**Shows me a Janacek score he is learning.
You will see a lot of colors here, and the reason for this is that Janacek’s music is extremely irregular. For instance he will write things that are very similar: **Shows me** This this this, you see there are two different colors because the one in blue is slightly different than the one in yellow. These are details that when you are learning, you want to see the differences on the page in order to place them in the right order. This is mostly for memorization.
Memorization is a different issue from learning a piece. Most people, when they ask about how to learn a piece they really mean how to memorize a piece. It all goes together. There are pieces that are hard to memorize, there are pieces that the composer didn't mean for the piece to be memorized.
I’m studying this for a recording, way before I started physically picking up the guitar and playing it, I spent about a year just doing this.. **picks up the score and scan it** just looking at the score. By that I mean watching things happen on the paper, and having a rough idea of the kind of things that are required. At first you see all this black ink and fast notes in these sections, then little by little you start to see a substantial difference between the chords and the single lines. Then you start noticing the difference between single lines that have articulations, single lines that are written smaller.
I will look at it and then I will drop it, and then a week later I will have a look… and eventually when I sit down with the guitar I start reading. And I start with the things that I can already do. As soon as I move away from things that I can already do then I will sit down and work on the fingerings. I will work out how to turn the musical sign into a technical gesture.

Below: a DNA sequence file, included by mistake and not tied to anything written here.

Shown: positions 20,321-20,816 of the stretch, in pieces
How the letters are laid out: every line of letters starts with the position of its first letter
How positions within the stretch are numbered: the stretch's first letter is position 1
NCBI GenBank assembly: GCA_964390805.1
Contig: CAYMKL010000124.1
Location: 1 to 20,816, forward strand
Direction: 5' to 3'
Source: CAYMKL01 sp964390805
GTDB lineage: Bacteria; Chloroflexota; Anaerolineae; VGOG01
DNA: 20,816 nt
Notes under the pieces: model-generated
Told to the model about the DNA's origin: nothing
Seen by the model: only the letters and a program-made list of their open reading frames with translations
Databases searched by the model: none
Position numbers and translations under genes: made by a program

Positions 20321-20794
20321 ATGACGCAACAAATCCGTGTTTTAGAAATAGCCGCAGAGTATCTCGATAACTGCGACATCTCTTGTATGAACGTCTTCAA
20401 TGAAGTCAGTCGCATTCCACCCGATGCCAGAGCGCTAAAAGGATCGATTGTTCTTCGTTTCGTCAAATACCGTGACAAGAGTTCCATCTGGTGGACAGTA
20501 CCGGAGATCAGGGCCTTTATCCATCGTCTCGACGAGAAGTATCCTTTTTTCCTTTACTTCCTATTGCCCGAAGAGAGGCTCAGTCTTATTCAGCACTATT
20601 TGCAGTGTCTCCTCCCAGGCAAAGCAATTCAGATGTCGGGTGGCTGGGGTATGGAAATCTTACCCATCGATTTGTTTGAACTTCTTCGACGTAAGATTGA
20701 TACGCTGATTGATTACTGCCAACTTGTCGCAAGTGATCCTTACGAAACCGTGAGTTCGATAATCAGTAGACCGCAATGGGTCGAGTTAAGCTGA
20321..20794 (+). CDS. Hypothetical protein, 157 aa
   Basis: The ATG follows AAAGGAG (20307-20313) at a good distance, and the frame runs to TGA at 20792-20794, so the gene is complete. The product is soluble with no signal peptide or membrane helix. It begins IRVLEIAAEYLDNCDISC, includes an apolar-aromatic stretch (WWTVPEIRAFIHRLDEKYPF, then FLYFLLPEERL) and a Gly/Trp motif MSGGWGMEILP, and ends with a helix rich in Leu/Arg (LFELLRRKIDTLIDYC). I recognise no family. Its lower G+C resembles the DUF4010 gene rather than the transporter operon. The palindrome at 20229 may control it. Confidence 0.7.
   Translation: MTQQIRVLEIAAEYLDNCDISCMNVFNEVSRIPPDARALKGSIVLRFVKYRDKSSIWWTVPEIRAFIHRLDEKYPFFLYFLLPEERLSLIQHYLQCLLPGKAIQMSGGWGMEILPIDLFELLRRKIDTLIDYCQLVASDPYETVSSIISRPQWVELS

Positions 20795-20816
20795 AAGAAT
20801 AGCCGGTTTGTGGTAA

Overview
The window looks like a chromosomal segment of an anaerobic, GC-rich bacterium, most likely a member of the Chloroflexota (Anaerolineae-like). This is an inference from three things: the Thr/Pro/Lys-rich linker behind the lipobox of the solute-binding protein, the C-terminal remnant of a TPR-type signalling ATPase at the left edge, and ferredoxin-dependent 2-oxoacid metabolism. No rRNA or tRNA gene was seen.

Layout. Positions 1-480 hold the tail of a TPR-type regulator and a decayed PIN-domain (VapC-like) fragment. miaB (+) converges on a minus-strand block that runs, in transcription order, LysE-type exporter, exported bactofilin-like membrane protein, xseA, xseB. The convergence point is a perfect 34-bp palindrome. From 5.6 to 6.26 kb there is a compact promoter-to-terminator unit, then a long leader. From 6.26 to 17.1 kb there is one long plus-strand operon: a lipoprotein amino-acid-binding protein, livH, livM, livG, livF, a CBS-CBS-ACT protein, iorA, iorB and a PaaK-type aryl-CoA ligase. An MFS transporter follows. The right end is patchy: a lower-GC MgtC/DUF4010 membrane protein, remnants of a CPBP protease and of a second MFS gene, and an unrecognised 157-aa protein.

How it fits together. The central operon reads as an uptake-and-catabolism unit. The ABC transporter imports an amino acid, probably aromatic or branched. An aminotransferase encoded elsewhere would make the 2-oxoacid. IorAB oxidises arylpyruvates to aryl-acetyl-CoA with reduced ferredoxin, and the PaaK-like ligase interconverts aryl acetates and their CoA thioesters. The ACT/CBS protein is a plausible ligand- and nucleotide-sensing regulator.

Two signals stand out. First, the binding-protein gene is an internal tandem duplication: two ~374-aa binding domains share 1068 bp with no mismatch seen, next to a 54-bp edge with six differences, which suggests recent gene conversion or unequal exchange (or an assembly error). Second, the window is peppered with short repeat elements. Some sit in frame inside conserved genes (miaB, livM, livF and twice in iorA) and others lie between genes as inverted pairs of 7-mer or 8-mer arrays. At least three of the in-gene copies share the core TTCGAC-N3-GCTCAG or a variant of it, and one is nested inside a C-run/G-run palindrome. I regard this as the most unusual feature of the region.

If I have to work on something that I am not familiar with, I spend a lot of time before playing it just thinking about it. This is why I suggest that you print out those 10, 15, 20 pieces that you are thinking about playing and just have them around. Just have a physical contact with the music that you are planning to play. It's really important. It's the only way for you to build up a knowledge that will not fade away as soon as you are not playing the piece anymore. One professor I had used to say this quote over and over, “Dovete frequentare il testo.” (You need to frequently bring things to mind.) Even without necessarily studying them, but just the idea of opening the text and having a look. In my life as a musician, I’ve always done this before anyone told me to. Just because always since I was 14, I felt the need to have this music and open it and read through it. Even the music that I could not play. I’d just read as much music as I could. Once and awhile, I’d think: “I’d love to have a look at a particular page or measure of this piece because I like it,” and so I’d open the book and play. This eventually turned out to be an incredible help in terms of knowledge of the repertoire and sight reading, but also that's how I started developing a taste for certain things in music and how I learned to approach a new piece. I open a new piece and let my attention be attracted to something on the paper. Something that makes me feel the desire to learn it.